Stiffelman provides a great example of this listening exercise in her book, excerpted with permission* as follows:

Thomas: “Mom, it makes me really mad when you are so cranky in the morning. I don’t like it when you come into my room all mad and yelling at me. You’re a lot nicer to Jen. It’s not fair. I’m tired in the morning and I wish you would let me sleep more. I don’t see why I have to get up at 6:45. We don’t even leave till 7:30, and I don’t need as much time to get ready as she does. I don’t even want to eat breakfast, but you make me and I’m not even hungry. I could just have a breakfast bar in the car. But you still make me get up and sit at the table, and I wish you’d let me stay in bed longer. I’m really tired. That’s all I wanna say.”

Mom: “Thanks, Thomas. So, one thing I heard you say is that you don’t see why you have to get up so early. It seems like you can get ready in less than forty-five minutes.”

Thomas: “Yes.” (Mom has gotten her first yes.)

Mom: “I also heard you say that you really don’t like it when I yell in the morning. That really doesn’t feel good.”

Thomas: “Yep. That’s right.” (Two yeses.)

Mom: “And I think I heard you say that you wish you could have your breakfast in the car.”

Thomas: “No, I just want to eat a bar in the car. Not a whole breakfast.”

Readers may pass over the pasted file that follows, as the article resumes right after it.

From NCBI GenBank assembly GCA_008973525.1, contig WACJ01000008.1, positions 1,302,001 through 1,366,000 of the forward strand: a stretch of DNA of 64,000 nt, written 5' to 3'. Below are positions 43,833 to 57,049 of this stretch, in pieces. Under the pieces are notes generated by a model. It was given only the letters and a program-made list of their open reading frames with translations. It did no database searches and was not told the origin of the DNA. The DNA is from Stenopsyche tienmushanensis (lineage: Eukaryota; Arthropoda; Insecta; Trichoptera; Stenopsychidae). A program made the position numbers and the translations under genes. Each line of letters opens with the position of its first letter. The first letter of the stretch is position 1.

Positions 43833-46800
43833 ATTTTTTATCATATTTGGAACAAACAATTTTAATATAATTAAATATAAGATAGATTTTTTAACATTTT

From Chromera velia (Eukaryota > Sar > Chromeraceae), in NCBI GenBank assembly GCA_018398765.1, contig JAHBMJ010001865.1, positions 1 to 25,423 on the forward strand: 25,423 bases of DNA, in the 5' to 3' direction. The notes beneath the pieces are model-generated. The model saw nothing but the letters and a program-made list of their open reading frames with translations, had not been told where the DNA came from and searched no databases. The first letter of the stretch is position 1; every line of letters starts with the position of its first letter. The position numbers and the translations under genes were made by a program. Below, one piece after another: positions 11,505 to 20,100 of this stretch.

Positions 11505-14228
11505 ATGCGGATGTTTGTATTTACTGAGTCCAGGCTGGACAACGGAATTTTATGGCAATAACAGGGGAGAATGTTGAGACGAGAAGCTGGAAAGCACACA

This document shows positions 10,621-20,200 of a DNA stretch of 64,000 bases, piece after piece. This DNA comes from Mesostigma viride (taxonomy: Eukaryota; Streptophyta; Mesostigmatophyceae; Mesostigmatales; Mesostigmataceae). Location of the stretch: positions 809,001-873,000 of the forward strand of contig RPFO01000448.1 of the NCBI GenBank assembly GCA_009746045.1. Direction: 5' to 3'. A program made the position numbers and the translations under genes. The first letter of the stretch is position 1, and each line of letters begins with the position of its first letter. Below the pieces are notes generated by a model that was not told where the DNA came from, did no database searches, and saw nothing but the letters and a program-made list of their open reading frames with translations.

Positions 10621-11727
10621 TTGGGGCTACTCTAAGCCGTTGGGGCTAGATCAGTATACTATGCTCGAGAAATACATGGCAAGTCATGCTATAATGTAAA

Mom: “Okay. You wish you could have a breakfast bar in the car. So you could stay in bed longer.”

Thomas: “Yes!” (Three yeses.)

Mom: “Okay—got it. Thank you for sharing all that with me.”

Now it’s mom’s turn. She gets to respond—respectfully—to what Thomas has said, and it is now his turn to get three yeses so she also feels heard.

Mom: “I understand that you’re really tired in the morning, and it’s super hard to get out of bed. But it’s hard for me, too. Every morning when I head down the hall to your room, I get tense because I don’t feel up to facing another battle with you. I have to be at work by 8:30, and if I don’t drop you guys off at school right on time, I’ll be late, and then I’ll have to deal with my boss giving me dirty looks all day — maybe even thinking I don’t take my job seriously enough. I wish we could start our mornings off in a friendlier way because I love you and it hurts my heart to fight with you. It hurts both of us. I wish you would go to bed on time so you weren’t so tired, so we could start our day out in a loving way without my feeling so stressed from the very start.”